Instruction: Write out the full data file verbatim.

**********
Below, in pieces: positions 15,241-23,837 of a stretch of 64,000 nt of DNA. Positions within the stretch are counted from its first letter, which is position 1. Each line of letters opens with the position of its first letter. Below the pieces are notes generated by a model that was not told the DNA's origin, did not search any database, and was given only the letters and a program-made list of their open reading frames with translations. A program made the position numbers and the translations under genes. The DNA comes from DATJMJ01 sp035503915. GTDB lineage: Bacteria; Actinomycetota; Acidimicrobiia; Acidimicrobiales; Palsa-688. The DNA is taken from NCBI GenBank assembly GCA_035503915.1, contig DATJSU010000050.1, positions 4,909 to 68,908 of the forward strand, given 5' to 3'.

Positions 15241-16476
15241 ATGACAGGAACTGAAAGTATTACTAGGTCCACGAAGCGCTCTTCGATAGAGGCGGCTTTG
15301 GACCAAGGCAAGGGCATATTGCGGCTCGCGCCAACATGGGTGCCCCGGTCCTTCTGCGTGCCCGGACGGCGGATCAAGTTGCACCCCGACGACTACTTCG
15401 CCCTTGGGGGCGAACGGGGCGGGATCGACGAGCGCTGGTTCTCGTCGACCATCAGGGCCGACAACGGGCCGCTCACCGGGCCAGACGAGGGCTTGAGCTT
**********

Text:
Below, in pieces: positions 15,241-23,837 of a stretch of 64,000 nt of DNA. Positions within the stretch are counted from its first letter, which is position 1. Each line of letters opens with the position of its first letter. Below the pieces are notes generated by a model that was not told the DNA's origin, did not search any database, and was given only the letters and a program-made list of their open reading frames with translations. A program made the position numbers and the translations under genes. The DNA comes from DATJMJ01 sp035503915. GTDB lineage: Bacteria; Actinomycetota; Acidimicrobiia; Acidimicrobiales; Palsa-688. The DNA is taken from NCBI GenBank assembly GCA_035503915.1, contig DATJSU010000050.1, positions 4,909 to 68,908 of the forward strand, given 5' to 3'.

Positions 15241-16476
15241 ATGACAGGAACTGAAAGTATTACTAGGTCCACGAAGCGCTCTTCGATAGAGGCGGCTTTG
15301 GACCAAGGCAAGGGCATATTGCGGCTCGCGCCAACATGGGTGCCCCGGTCCTTCTGCGTGCCCGGACGGCGGATCAAGTTGCACCCCGACGACTACTTCG
15401 CCCTTGGGGGCGAACGGGGCGGGATCGACGAGCGCTGGTTCTCGTCGACCATCAGGGCCGACAACGGGCCGCTCACCGGGCCAGACGAGGGCTTGAGCTT